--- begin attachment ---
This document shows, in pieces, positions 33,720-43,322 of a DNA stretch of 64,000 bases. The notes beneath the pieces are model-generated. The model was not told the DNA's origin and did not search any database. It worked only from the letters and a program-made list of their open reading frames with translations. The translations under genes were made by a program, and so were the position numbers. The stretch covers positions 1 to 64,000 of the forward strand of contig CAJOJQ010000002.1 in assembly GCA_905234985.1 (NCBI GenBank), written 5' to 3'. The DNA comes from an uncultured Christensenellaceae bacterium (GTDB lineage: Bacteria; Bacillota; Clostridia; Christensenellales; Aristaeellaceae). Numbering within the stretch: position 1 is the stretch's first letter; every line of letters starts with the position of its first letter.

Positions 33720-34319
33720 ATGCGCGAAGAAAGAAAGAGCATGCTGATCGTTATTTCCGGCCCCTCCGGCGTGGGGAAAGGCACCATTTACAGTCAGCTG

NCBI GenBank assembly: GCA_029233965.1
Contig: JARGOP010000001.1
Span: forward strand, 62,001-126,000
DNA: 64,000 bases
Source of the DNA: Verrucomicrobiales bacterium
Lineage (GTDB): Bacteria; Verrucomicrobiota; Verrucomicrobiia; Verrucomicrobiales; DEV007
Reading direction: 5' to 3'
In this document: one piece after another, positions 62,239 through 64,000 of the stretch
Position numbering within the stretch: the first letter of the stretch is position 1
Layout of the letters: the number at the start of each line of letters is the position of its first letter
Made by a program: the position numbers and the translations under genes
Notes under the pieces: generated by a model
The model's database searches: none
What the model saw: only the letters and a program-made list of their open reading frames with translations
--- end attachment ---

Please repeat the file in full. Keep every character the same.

This document shows, in pieces, positions 33,720-43,322 of a DNA stretch of 64,000 bases. The notes beneath the pieces are model-generated. The model was not told the DNA's origin and did not search any database. It worked only from the letters and a program-made list of their open reading frames with translations. The translations under genes were made by a program, and so were the position numbers. The stretch covers positions 1 to 64,000 of the forward strand of contig CAJOJQ010000002.1 in assembly GCA_905234985.1 (NCBI GenBank), written 5' to 3'. The DNA comes from an uncultured Christensenellaceae bacterium (GTDB lineage: Bacteria; Bacillota; Clostridia; Christensenellales; Aristaeellaceae). Numbering within the stretch: position 1 is the stretch's first letter; every line of letters starts with the position of its first letter.

Positions 33720-34319
33720 ATGCGCGAAGAAAGAAAGAGCATGCTGATCGTTATTTCCGGCCCCTCCGGCGTGGGGAAAGGCACCATTTACAGTCAGCTG

NCBI GenBank assembly: GCA_029233965.1
Contig: JARGOP010000001.1
Span: forward strand, 62,001-126,000
DNA: 64,000 bases
Source of the DNA: Verrucomicrobiales bacterium
Lineage (GTDB): Bacteria; Verrucomicrobiota; Verrucomicrobiia; Verrucomicrobiales; DEV007
Reading direction: 5' to 3'
In this document: one piece after another, positions 62,239 through 64,000 of the stretch
Position numbering within the stretch: the first letter of the stretch is position 1
Layout of the letters: the number at the start of each line of letters is the position of its first letter
Made by a program: the position numbers and the translations under genes
Notes under the pieces: generated by a model
The model's database searches: none
What the model saw: only the letters and a program-made list of their open reading frames with translations